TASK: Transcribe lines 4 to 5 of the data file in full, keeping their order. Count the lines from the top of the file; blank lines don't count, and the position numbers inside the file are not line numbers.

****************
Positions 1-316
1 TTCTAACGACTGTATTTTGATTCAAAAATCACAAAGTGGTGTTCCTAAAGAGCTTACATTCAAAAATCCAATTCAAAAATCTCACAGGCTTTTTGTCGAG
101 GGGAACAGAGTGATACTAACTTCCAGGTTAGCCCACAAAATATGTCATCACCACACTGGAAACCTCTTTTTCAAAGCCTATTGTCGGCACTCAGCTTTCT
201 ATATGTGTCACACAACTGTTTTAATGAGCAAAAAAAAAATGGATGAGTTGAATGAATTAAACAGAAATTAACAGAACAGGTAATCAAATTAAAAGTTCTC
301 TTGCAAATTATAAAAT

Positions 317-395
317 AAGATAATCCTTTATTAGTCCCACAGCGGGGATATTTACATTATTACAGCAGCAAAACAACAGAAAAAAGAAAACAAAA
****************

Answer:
201 ATATGTGTCACACAACTGTTTTAATGAGCAAAAAAAAAATGGATGAGTTGAATGAATTAAACAGAAATTAACAGAACAGGTAATCAAATTAAAAGTTCTC
301 TTGCAAATTATAAAAT